Amidst all the hustle and bustle of life and the constant flow of property market news, it’s sometimes easy to lose track of where things currently stand and which regions are under or outperforming. So let’s spell out exactly where property values currently stand.
Over the 2023 calendar year, average values across the country dropped by 3.3% on the CoreLogic House Price Index (which looks at the average value of all stocks, not just recent sales) and are still 11.4% lower than the peak. But 2023 was a ‘year of two halves’, and after reaching a trough over August/September, average values then rose by 2.1% in the last few months of the year.
In terms of levels, average property values in December were $924,489, up by around $19,000 from the trough. That’s still around $119,000 lower than the previous peak but also $196,000 higher than the pre-COVID level in March 2020.
In other words, we had the post-COVID boom, which then gave way to a reasonably sharp downturn, especially in key markets such as Auckland and Wellington. But a fair chunk of the increases during the boom has nevertheless been retained, with an emerging upturn underway.
What about in the Auckland market itself? It’s important to note that, at $1,283,432 in December, average values are still about 16% below the peak. But they’ve also risen by 2.3% from the recent trough, with North Shore showing a solid 3.6% gain in the past three months, followed by Waitakere, Papakura, Auckland City, and Manukau, all with increases in the vicinity of 1.5-2%. Rodney has been slightly muted, and Franklin has dipped a bit since September (-0.8%).
Elsewhere, Wellington is also turning around, as are Hamilton, Tauranga, and Dunedin, while Christchurch never really fell very much, so it hasn’t seen the same speed of upturn. But values are nevertheless rising in the Garden City too, alongside other prominent markets such as Queenstown. In fact, Queenstown has proved resilient in the past couple of years, and values are now higher than ever, at around $1.77m.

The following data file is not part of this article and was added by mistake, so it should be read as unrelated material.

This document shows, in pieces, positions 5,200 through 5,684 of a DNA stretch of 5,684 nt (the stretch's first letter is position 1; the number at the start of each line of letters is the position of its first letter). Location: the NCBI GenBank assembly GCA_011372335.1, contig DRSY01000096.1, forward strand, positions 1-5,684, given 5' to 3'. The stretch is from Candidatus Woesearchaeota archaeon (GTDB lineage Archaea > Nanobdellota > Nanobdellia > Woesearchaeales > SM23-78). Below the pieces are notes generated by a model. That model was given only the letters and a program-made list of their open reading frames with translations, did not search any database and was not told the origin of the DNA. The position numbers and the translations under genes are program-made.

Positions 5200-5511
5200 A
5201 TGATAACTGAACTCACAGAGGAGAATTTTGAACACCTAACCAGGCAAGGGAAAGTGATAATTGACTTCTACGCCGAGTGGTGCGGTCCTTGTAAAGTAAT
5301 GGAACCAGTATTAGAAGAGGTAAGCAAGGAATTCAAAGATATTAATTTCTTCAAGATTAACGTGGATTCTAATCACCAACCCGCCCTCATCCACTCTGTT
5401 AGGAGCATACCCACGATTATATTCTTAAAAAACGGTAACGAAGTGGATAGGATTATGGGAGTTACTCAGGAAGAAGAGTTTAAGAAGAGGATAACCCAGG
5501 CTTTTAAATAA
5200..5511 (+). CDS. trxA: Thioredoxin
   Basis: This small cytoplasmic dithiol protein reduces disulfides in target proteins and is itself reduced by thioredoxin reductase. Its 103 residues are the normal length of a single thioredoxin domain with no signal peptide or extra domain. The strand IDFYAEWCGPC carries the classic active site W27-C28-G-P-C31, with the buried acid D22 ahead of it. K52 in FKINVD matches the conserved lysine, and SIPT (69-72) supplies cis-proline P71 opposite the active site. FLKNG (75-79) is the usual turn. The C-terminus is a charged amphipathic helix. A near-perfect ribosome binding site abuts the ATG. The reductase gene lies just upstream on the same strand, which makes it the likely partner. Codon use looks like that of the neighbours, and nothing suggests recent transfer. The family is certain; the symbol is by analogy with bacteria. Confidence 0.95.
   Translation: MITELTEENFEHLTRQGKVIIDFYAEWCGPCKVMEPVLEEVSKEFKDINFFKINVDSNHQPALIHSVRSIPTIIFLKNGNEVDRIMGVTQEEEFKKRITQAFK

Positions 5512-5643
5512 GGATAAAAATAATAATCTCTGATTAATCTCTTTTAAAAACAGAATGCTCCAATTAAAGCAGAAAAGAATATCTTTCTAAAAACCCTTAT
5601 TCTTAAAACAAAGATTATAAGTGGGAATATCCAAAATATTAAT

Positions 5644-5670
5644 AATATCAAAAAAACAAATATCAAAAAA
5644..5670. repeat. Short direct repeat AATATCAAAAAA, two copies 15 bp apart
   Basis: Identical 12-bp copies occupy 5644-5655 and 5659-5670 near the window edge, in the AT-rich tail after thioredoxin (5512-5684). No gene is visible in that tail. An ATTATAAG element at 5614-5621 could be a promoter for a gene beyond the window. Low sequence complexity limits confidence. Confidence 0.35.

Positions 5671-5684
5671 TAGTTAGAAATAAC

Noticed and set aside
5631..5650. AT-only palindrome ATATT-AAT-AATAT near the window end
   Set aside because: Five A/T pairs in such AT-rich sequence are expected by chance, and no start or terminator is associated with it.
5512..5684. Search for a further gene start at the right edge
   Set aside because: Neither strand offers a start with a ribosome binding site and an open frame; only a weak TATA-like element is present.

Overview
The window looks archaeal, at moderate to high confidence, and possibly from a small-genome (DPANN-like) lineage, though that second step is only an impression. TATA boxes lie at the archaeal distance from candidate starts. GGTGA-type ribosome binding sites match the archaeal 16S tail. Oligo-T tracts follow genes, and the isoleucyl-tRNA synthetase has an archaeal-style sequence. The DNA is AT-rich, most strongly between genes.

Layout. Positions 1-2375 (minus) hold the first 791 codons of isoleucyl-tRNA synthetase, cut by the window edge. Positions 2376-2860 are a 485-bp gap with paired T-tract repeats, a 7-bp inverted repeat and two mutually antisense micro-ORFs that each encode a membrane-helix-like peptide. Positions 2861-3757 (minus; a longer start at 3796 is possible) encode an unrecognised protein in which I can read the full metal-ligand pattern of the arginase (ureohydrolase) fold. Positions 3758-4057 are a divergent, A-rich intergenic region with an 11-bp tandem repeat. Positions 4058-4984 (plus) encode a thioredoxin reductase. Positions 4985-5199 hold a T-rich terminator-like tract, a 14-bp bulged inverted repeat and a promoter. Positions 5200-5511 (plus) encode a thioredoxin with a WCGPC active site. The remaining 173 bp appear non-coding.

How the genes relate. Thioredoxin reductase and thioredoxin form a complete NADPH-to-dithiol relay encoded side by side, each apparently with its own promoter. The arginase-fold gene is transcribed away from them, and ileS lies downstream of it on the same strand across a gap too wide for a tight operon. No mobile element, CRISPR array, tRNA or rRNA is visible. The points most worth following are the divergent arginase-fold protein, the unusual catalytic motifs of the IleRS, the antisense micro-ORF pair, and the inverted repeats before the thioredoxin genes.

Of course, for property investors, this emerging rebound could be a double-edged sword to some degree. On one hand, it potentially signals a buying opportunity with the prospect of more capital gains possibly on the table. Conversely, gross rental yields are already low, and further growth in property values would reduce those figures even further.
Meanwhile, the Reserve Bank will also be watching the property data closely. Any signs that price growth is getting too high for their liking could pull forward the timing for any caps on debt-to-income ratios for mortgage lending, which would tend to hamper some debt-backed property investors more than other buyer groups.
Overall, the next phase of the property market has arrived, with prices now showing signs of life. But I still wouldn’t be surprised to see a more subdued recovery in 2024 than in previous episodes. After all, although banks have started to cut some mortgage rates, they’re generally still high, and the prospect of full-scale/widespread falls in financing costs doesn’t seem especially likely for most of 2024. That will restrain house prices, as with any emerging job loss risks.
Regionally, the main centres may tend to benefit most from net inwards migration, but there’s a reasonable chance that provincial property values are a bit patchier this year.